Click here to view the Information Technology Booklet
- Secondary students in Years 7 and 8 bring an Apple iPad to class
- Secondary students in Years 9 to 12 bring either an Apple iPad or a MacBook (Pro or Air) to class
iPads should be compatible with the latest supported version of iPadOS and can be either a mini or full-size. The College discourages the purchase of cellular iPads (i.e.; connects to the internet via mobile SIM card). Should you purchase this type of device, the SIM card should not be installed for use at school.
MacBooks should be compatible with the latest supported version of macOS.
Students require the following Apps (all free) to be installed on their device, prior to the beginning of each new school year.
- Microsoft Excel
- Microsoft Word
- Microsoft Powerpoint
- OfficeMax eBooks powered by ReadCloud
For more information on our student policies, please click here.
1. The first is your child’s demeanour. Demeanour is the outward signs of inward processes. So if your child appears sad, moody, anxious, depressed, lonely, withdrawn or shows changes in personality, then pay attention.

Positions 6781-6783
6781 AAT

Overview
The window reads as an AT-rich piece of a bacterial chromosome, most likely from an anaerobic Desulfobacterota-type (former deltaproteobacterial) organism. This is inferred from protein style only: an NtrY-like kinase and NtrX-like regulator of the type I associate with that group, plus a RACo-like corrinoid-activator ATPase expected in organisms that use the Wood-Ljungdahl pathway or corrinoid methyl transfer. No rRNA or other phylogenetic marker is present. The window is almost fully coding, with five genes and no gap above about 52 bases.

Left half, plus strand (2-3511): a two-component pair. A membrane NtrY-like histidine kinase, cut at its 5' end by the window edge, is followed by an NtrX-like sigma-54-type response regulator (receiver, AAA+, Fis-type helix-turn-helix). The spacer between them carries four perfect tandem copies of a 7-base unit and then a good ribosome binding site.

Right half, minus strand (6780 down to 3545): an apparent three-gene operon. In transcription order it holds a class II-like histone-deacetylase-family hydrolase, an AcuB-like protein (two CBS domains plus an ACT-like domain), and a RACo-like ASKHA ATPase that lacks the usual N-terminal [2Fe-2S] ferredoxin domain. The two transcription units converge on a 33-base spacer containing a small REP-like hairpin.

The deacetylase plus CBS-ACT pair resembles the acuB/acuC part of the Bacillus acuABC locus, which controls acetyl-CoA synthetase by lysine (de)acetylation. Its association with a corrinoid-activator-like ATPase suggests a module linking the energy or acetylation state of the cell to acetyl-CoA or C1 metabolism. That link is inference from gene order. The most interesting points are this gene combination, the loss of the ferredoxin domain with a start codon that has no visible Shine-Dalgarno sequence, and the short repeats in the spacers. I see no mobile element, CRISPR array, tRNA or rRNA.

2. The second area is the social world. Be concerned if your child avoids school, clubs or other social activities. They may withdraw from friends or family. If there are unexpected changes in friendship groups or they exhibit anti-social behaviour, there is cause for concern.
3. The third area is how children use their devices. They may appear upset after using their device, receiving a message or being online. They might suddenly hide the screen when you approach. They could stop using their device or refuse to answer the phone or read messages. Or they might go to the other extreme and use their device excessively.
4. The fourth area is school performance. If their academic performance or behaviour at school suddenly declines, there is cause for concern.
5. Finally, look for physical signs. These could include real or pretend stomach aches or headaches, excessive sleepiness or lack of focus, changes in eating or sleeping habits, troubled sleep or nightmares.
None of these things by themselves mean your child is definitely being cyber bullied. They could also be indicators of other stresses. They are simply signs that should cause concern and initiate investigation. Talk to your child. Ask them if they are okay. The answer is not to ban your children from social networking completely but rather to teach them about the dangers, train them to use technology responsibly and monitor their online activity. For more information on cyber bullying and cyber safety in general, go to cybersmart.gov.au, kidshelp.com.au, staysmartonline.gov.au or do a Google search. There is plenty of information out there.
For information about Canvas, our learning management system, please click here.
Educational pricing is available from local store, Mitchell & Brown. Please contact the College for more information about this.